Now we know that what things soever the law [Torah] says, it says to them who are under the law: that every mouth may be stopped, and all the world may become guilty before Elohim.
When Paul uses the term “under the law” is he referring to those who are keepers of the law (like the Jews were)? Is he further implying that if one isn’t “under the law” one is free to break the law? This is a viewpoint many people in the church have been led to believe Paul is advocating. Let’s analyze what Paul is saying here and see it if lines up with what the Bible teaches.
First, if Paul is saying that those who aren’t under the law (because they’re “under grace” instead) are no longer under any obligation to adhere to the law’s tenets, then this means that it’s permissible to violate the law in regards to the Sabbath, the biblical dietary laws, the feasts, idolatry, murder, lying, theft, rape, incest, witchcraft, homosexuality and so on. This line of reasoning crumbles when we realize that from the Bible’s viewpoint, the Torah-law of Elohim is indivisible: it stands or falls as a unit. James says that if one violates one commandment he is guilty of breaking them all (Jas 2:8–10).
Second, if “under the law” means that believers are now free to disregard the Torah, then how do we explain all the scriptures that show us that Paul and the other apostles (and even Yeshua himself) upheld the validity of the Torah as a rule for the saint’s life? (See Matt 5:17–19; John 14:15; Rom 3:31; 6:14, 15; 7:12, 14, 22; Acts 21:24; 24:14; 25:8; 1 Cor 7:19; 1 John 2:3–6; 3:4.) It is evident that Paul can’t, at the same time, be both teaching against and advocating Torah-obedience. This would make Paul into a duplicitous liar and hypocrite, and call into question the validity and divine inspiration of the Scriptures as well. The fact is, the problem isn’t with Paul or the Bible, but with man’s faulty interpretation of YHVH’s Scriptures.
So when we strip away the layers of men’s church doctrines and traditions, what is Paul really saying in Romans 3:19?
Paul is exposing the Jews for being over-confident in their special relationship with YHVH because (a) they were Jews and the seed of Abraham, (b) because YHVH had given them the Torah, and (c) because they were circumcised. Yet despite these facts, many Jews had failed to obey the Torah, thus making their outward appearance of righteousness (i.e., their circumcision) an act of hypocrisy. Paul takes the Jews to task for this hypocrisy and declares that whether one is uncircumcised or not is immaterial; rather, what matters to YHVH is one’s heart orientation toward him (i.e., is one circumcised in heart or not, Rom 2–3:4). After all, logic decrees that circumcision can’t be a condition for salvation, since it’s impossible for one half of humanity (i.e., women) to be physically circumcised, while, at the same time, the entire population (both men and women) can be circumcised in heart!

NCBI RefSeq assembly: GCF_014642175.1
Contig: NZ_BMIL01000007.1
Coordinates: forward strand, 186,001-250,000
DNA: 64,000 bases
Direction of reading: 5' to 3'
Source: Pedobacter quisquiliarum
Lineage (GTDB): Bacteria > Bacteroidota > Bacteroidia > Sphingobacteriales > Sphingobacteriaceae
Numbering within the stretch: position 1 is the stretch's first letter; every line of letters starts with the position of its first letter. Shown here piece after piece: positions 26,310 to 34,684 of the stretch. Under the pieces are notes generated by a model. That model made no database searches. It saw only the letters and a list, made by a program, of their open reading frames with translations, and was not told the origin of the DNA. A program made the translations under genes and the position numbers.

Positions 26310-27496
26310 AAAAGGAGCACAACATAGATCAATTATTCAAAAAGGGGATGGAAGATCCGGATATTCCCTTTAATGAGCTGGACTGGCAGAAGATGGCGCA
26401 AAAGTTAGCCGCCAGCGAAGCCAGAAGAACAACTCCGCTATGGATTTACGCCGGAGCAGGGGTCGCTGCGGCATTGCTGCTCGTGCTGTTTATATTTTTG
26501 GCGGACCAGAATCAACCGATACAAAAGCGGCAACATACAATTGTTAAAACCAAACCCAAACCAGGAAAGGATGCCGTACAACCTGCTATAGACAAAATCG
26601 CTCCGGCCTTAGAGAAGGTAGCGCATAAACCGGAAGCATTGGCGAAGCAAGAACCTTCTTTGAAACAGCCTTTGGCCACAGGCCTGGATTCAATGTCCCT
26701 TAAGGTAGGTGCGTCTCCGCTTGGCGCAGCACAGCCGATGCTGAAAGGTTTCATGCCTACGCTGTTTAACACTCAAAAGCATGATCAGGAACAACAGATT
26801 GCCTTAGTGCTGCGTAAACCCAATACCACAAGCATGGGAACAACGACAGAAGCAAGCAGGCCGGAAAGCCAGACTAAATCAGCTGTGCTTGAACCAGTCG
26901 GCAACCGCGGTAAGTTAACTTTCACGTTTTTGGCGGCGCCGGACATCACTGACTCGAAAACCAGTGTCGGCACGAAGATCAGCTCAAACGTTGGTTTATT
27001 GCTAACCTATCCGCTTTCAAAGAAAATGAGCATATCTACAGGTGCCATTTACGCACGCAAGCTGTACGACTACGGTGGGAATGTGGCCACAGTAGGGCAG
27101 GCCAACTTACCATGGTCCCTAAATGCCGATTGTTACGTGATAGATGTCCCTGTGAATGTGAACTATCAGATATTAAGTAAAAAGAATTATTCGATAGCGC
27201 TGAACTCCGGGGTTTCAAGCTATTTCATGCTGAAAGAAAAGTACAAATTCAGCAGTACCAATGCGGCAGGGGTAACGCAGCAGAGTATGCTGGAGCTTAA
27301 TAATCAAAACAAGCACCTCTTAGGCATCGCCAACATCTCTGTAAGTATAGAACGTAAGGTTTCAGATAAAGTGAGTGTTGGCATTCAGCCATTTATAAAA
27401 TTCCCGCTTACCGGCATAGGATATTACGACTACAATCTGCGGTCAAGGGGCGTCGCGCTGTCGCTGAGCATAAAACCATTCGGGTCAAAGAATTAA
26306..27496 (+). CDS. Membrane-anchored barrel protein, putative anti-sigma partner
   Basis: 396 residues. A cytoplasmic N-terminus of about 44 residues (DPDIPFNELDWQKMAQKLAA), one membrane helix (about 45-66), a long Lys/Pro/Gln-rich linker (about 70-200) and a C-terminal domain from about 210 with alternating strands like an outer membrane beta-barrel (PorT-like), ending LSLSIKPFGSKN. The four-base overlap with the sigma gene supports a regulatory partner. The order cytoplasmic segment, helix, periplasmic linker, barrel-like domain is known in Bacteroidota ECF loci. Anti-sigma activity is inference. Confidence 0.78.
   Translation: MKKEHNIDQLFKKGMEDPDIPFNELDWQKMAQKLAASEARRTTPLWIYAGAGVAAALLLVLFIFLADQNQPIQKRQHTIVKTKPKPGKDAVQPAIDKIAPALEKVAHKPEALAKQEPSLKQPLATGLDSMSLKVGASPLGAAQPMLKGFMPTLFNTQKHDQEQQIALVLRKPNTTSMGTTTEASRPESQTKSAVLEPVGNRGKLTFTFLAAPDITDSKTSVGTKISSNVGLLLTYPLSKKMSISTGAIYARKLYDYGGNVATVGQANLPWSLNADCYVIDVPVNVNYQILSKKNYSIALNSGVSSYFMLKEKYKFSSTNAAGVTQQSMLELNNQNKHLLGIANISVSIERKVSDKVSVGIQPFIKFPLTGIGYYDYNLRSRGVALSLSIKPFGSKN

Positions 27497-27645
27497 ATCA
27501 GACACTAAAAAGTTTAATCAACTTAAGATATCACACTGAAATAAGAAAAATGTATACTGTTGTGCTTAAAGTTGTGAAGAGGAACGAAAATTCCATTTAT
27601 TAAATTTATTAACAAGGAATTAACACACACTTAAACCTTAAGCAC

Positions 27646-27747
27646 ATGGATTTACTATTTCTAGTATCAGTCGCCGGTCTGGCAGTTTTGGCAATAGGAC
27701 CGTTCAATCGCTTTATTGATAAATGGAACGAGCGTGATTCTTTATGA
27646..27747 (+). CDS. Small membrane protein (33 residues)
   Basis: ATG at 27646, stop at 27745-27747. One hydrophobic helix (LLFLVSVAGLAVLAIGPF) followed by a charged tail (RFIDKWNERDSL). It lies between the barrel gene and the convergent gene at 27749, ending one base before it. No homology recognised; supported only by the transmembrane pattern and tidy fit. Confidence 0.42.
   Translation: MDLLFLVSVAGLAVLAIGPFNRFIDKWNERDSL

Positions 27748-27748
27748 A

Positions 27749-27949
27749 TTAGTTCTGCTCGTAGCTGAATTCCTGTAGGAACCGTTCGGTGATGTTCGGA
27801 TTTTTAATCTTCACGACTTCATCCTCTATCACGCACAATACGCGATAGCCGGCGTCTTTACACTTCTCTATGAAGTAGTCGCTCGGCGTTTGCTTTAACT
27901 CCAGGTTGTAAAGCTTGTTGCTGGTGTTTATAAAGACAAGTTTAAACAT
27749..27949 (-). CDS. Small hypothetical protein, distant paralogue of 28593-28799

Paul was being accused of promoting Torahlessness because of his stand that circumcision was not a salvation requirement, and that a Jew who is circumcised, and yet lives a Torahless life is no better than a Gentile sinner. In fact, an uncircumcised Gentile who follows the basics of the Torah that are written in his consciences will be blessed on the day of judgment (Rom 2:14–16).
Additionally, Paul is attempting to level the spiritual playing field (or to tear down the middle wall of separation, see Eph 2:14) between Jews and Gentiles by showing that a hypocritical, law-touting, circumcised Jew has no standing in righteousness before YHVH, while an uncircumcised Gentile who knows little about the Torah, yet follows the light of truth that he does possess with his whole heart has righteous standing before YHVH.
The bottom line is that all (both Jews and Gentiles) have sinned (i.e., violated the Torah, 1 John 3:4), and all are under sin’s death penalty (Rom 3:9–19).
After declaring that all men are sinners (Rom 3:9–18), Paul brings in the concept of under the law and relates this to man being “guilty before Elohim” (Rom 3:19). That is to say, since each man has sinned (i.e., violated the Torah, 1 John 3:4), each one has come under the penalty that the Torah prescribes for sin; that is, he has come under the law. Paul expresses this same concept elsewhere when he writes, “For as many as are of the works of the law are under the curse: for it is written, ‘Cursed is every one that continues not in all things which are written in the book of the law to do them’” (Gal 3:10).
Paul is coming against those who, in his day, put their trust in their own ability to punctiliously obey YHVH’s Torah assuming that this would put them in right standing before Elohim (Rom 3:20). Paul is attempting to correct this spiritual delusion, since no man can keep the law perfectly without sinning, for if he violates but one commandment, he brings upon himself the law’s death penalty and is now under the law. In other words, anyone who sins by breaking one of the least of the Torah’s commandments comes under the curse of the law, which is death, for the Word of Elohim teaches us that the person who sins will die (Ezek 18:4), and the wages of sin is death (Rom 6:23).
Therefore, since the Torah defines sin, it cannot at the same time bring man to right standing (or righteousness) before YHVH, since all men are guilty before Elohim of violating the Torah (Rom 3:19–20, 23).
Paul goes on to explain through the remainder of the chapter that we are made righteous (or cleansed from sin or Torahlessness) because of our faith in Yeshua, but that this in no way invalidates (or makes void) the Torah, but rather establishes the Torah (Rom 3:22–31), since, even though the Torah defines what sin is, and the stipulates the penalties for its violation, the Torah also shows us the path of righteous that will keep us from sinning and hence from coming under the laws penalty for sin.